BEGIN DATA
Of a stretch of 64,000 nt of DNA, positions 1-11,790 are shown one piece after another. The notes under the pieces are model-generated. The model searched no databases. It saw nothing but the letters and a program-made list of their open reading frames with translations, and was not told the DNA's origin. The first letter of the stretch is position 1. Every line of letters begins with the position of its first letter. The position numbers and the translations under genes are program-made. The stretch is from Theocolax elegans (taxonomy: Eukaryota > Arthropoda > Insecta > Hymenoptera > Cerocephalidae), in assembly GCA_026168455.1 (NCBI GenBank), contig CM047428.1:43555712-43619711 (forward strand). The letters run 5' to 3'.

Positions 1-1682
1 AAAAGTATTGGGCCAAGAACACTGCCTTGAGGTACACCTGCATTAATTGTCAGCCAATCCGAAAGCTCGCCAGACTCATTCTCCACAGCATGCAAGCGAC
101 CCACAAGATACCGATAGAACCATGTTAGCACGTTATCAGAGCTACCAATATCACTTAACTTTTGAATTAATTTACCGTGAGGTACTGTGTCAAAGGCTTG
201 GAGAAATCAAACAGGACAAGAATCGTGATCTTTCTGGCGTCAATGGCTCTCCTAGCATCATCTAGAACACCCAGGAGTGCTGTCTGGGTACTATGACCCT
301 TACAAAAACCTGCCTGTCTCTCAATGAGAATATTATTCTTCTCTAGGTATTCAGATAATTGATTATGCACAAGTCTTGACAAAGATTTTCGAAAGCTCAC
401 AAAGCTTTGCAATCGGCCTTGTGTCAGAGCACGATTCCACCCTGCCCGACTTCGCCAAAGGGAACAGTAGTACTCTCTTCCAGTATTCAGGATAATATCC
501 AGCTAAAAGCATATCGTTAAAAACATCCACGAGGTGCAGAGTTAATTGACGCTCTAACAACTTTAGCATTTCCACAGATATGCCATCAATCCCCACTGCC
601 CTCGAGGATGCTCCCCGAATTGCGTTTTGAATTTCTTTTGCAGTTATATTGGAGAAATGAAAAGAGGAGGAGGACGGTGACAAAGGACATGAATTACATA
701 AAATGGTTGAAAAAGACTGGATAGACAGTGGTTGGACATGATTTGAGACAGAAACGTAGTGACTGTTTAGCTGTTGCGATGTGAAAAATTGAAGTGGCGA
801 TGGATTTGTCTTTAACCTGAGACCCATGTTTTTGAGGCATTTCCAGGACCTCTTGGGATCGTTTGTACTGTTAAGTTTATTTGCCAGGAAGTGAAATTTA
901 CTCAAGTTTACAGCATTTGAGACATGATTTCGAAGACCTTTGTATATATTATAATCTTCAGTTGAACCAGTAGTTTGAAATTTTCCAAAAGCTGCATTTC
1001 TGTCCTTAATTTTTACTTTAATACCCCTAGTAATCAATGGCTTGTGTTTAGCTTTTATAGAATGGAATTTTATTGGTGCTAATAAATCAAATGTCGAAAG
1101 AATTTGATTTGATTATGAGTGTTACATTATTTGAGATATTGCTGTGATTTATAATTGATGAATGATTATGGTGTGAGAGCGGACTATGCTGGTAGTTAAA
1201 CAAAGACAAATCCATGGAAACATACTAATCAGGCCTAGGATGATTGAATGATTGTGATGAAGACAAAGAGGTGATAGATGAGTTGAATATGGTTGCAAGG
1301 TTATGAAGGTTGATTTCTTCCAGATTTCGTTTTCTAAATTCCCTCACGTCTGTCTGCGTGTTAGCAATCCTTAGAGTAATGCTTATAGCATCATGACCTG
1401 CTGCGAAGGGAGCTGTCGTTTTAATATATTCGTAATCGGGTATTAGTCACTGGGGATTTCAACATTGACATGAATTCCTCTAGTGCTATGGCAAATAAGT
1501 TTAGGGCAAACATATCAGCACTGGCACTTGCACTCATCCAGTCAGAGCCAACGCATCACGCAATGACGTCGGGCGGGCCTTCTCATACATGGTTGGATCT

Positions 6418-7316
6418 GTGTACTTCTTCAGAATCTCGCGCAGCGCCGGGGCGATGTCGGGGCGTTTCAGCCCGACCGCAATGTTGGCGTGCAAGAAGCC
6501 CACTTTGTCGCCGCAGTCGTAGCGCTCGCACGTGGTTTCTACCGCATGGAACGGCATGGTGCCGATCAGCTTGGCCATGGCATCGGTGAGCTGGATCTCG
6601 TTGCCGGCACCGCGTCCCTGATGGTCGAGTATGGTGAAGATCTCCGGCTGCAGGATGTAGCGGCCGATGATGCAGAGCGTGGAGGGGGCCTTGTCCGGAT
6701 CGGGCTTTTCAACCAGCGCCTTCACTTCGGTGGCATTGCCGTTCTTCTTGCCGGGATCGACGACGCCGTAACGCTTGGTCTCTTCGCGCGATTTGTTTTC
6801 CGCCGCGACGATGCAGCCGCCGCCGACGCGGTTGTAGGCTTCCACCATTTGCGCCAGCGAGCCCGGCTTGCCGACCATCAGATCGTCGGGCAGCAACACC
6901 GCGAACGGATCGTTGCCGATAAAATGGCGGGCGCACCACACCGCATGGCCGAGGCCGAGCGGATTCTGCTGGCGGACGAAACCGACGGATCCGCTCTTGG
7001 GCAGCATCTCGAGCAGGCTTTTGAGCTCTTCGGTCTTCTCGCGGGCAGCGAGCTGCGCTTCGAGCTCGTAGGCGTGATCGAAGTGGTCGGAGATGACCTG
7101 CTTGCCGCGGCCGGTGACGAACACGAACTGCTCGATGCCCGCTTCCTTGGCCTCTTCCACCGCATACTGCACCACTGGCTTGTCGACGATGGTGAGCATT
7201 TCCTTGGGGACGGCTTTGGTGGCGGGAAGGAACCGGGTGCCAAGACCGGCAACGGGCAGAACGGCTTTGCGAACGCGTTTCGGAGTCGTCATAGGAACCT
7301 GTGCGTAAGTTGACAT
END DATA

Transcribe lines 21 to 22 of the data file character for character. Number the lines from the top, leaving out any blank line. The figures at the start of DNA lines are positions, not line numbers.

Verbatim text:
6501 CACTTTGTCGCCGCAGTCGTAGCGCTCGCACGTGGTTTCTACCGCATGGAACGGCATGGTGCCGATCAGCTTGGCCATGGCATCGGTGAGCTGGATCTCG
6601 TTGCCGGCACCGCGTCCCTGATGGTCGAGTATGGTGAAGATCTCCGGCTGCAGGATGTAGCGGCCGATGATGCAGAGCGTGGAGGGGGCCTTGTCCGGAT